James Grossman is the executive director of the American Historical Association. Formerly vice president for research and education at the Newberry Library, he has taught at The University of Chicago and University of California San Diego. The author of Land of Hope: Chicago, Black Southerners, and the Great Migration and A Chance to Make Good: African-Americans, 1900-1929, Grossman was project director and coeditor of the print and digital Encyclopedia of Chicago. He is editor emeritus of the University of Chicago Press book series Historical Studies of Urban America, which he abandoned to his colleagues after 50 volumes. His work has focused on urban history, African American history, ethnicity, higher education, and the place of history in public culture, with pieces in The Chicago Tribune, The New York Times, Los Angeles Times, TIME, New York Daily News, Northshore Magazine, Chronicle of Higher Education, The Hill, and elsewhere. Grossman’s consulting experience includes history-related projects generated by BBC, Smithsonian, and various theater companies, films, museums, libraries, and foundations. Currently president of the National Humanities Alliance, he has served on governing boards of the American Council of Learned Societies, Association of American Colleges & Universities, Center for Research Libraries, Vivian G. Harsh Society, and Chicago Metro History Education Center.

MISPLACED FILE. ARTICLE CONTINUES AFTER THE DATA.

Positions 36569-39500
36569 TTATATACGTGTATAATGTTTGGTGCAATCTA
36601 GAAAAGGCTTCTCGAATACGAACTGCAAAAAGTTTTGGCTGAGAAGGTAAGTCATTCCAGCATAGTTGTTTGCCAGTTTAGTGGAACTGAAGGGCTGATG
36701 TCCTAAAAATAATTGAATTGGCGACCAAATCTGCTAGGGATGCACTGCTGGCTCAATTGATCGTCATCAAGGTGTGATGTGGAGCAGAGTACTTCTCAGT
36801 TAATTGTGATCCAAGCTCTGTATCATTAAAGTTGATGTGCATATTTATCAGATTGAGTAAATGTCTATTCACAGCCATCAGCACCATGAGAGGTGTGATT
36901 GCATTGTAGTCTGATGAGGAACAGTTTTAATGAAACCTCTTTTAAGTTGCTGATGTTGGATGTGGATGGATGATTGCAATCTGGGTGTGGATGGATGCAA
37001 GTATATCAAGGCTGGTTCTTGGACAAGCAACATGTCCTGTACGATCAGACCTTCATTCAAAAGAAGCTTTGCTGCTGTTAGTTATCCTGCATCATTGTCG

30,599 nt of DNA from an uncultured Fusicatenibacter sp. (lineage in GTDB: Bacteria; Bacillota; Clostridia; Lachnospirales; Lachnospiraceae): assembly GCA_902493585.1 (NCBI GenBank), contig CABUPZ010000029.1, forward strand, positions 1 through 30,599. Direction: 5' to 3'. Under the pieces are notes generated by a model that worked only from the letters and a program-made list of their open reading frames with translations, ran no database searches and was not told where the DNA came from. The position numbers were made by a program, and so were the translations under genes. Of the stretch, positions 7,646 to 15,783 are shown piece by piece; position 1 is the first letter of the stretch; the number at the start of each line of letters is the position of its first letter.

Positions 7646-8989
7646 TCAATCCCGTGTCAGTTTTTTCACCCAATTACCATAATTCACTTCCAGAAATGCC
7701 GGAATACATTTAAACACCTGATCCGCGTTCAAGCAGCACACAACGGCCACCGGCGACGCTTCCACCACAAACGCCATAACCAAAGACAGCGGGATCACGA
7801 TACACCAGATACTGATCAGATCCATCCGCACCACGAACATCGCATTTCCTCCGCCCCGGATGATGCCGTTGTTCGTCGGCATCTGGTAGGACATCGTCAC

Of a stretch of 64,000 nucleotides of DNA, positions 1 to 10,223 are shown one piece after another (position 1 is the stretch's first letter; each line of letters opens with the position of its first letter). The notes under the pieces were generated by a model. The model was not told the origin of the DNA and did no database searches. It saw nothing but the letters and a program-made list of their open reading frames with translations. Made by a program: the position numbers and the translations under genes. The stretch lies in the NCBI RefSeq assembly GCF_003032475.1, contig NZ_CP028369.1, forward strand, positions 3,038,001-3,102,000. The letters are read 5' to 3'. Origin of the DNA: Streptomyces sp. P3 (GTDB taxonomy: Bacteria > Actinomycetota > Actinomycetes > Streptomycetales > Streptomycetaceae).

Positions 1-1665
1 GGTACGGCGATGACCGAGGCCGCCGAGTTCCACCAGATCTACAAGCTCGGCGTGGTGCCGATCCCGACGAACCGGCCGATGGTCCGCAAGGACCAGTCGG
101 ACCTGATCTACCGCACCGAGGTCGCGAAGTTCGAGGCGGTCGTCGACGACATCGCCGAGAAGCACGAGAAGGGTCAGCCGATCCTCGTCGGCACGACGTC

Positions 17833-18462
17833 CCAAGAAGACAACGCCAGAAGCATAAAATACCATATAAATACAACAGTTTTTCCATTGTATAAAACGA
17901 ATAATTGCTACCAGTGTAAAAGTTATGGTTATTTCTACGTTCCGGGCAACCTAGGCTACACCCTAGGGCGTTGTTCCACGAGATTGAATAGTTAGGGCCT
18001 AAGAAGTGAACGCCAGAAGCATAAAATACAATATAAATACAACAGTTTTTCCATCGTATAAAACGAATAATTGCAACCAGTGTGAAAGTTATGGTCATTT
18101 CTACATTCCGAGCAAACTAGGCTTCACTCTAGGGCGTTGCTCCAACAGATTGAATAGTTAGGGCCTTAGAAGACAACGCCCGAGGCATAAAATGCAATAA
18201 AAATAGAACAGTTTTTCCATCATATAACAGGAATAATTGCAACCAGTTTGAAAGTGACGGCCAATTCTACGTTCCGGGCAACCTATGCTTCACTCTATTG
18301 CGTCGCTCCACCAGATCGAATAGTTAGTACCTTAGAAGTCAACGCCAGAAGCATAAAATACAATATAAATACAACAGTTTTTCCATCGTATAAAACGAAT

Mike Hixenbaugh is a nationally award-winning writer and investigative reporter based in Houston and co-host of the NBC News podcast “Southlake.” He’s reported from France, Vietnam, Bahrain, Italy, and aboard warships at sea. He’s been listed among America’s best young journalists as a Livingston Award finalist four out of the last five years, and in 2018, he was named the top newspaper reporter in Texas. That same year, his coverage of Hurricane Harvey was recognized as a finalist for the Pulitzer Prize in breaking news reporting. His investigative work following a deadly Navy helicopter crash in 2014—including a longform narrative and TV segment that appeared on NBC News—led to the grounding of more than 150 helicopters and changes to improve safety. His work has been co-published with NBC, ProPublica, and the Investigative Reporting Program at UC Berkeley, where he completed a yearlong reporting fellowship. Hixenbaugh lives in Houston with his wife and four children.